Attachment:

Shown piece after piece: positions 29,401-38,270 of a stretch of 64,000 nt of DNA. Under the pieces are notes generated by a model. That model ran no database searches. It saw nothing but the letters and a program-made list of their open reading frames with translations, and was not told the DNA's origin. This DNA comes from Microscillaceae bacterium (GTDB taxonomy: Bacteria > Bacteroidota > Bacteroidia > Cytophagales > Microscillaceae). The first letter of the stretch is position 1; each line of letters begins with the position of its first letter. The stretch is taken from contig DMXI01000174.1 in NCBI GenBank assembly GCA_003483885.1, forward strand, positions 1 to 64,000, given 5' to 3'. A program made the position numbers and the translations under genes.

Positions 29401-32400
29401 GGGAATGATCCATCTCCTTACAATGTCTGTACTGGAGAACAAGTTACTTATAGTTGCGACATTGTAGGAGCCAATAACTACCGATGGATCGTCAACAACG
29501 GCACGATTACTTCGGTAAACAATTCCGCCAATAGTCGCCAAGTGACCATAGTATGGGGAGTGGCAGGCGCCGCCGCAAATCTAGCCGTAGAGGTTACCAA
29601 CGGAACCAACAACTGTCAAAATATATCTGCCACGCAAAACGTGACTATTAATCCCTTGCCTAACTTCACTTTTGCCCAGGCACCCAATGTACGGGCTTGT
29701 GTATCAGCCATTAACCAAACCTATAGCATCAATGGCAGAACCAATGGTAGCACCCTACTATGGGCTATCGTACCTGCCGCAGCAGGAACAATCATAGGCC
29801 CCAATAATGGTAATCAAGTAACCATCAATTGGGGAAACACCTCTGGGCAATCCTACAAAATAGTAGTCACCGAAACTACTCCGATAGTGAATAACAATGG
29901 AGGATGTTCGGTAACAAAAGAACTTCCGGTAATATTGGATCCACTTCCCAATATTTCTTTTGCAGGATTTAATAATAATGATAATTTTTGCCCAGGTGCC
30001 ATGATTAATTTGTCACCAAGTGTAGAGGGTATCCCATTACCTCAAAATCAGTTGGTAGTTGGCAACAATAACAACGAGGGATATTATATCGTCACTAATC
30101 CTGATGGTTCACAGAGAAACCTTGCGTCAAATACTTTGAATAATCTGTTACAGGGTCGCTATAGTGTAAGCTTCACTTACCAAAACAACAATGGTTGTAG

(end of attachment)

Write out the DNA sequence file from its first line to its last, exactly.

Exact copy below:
Shown piece after piece: positions 29,401-38,270 of a stretch of 64,000 nt of DNA. Under the pieces are notes generated by a model. That model ran no database searches. It saw nothing but the letters and a program-made list of their open reading frames with translations, and was not told the DNA's origin. This DNA comes from Microscillaceae bacterium (GTDB taxonomy: Bacteria > Bacteroidota > Bacteroidia > Cytophagales > Microscillaceae). The first letter of the stretch is position 1; each line of letters begins with the position of its first letter. The stretch is taken from contig DMXI01000174.1 in NCBI GenBank assembly GCA_003483885.1, forward strand, positions 1 to 64,000, given 5' to 3'. A program made the position numbers and the translations under genes.

Positions 29401-32400
29401 GGGAATGATCCATCTCCTTACAATGTCTGTACTGGAGAACAAGTTACTTATAGTTGCGACATTGTAGGAGCCAATAACTACCGATGGATCGTCAACAACG
29501 GCACGATTACTTCGGTAAACAATTCCGCCAATAGTCGCCAAGTGACCATAGTATGGGGAGTGGCAGGCGCCGCCGCAAATCTAGCCGTAGAGGTTACCAA
29601 CGGAACCAACAACTGTCAAAATATATCTGCCACGCAAAACGTGACTATTAATCCCTTGCCTAACTTCACTTTTGCCCAGGCACCCAATGTACGGGCTTGT
29701 GTATCAGCCATTAACCAAACCTATAGCATCAATGGCAGAACCAATGGTAGCACCCTACTATGGGCTATCGTACCTGCCGCAGCAGGAACAATCATAGGCC
29801 CCAATAATGGTAATCAAGTAACCATCAATTGGGGAAACACCTCTGGGCAATCCTACAAAATAGTAGTCACCGAAACTACTCCGATAGTGAATAACAATGG
29901 AGGATGTTCGGTAACAAAAGAACTTCCGGTAATATTGGATCCACTTCCCAATATTTCTTTTGCAGGATTTAATAATAATGATAATTTTTGCCCAGGTGCC
30001 ATGATTAATTTGTCACCAAGTGTAGAGGGTATCCCATTACCTCAAAATCAGTTGGTAGTTGGCAACAATAACAACGAGGGATATTATATCGTCACTAATC
30101 CTGATGGTTCACAGAGAAACCTTGCGTCAAATACTTTGAATAATCTGTTACAGGGTCGCTATAGTGTAAGCTTCACTTACCAAAACAACAATGGTTGTAG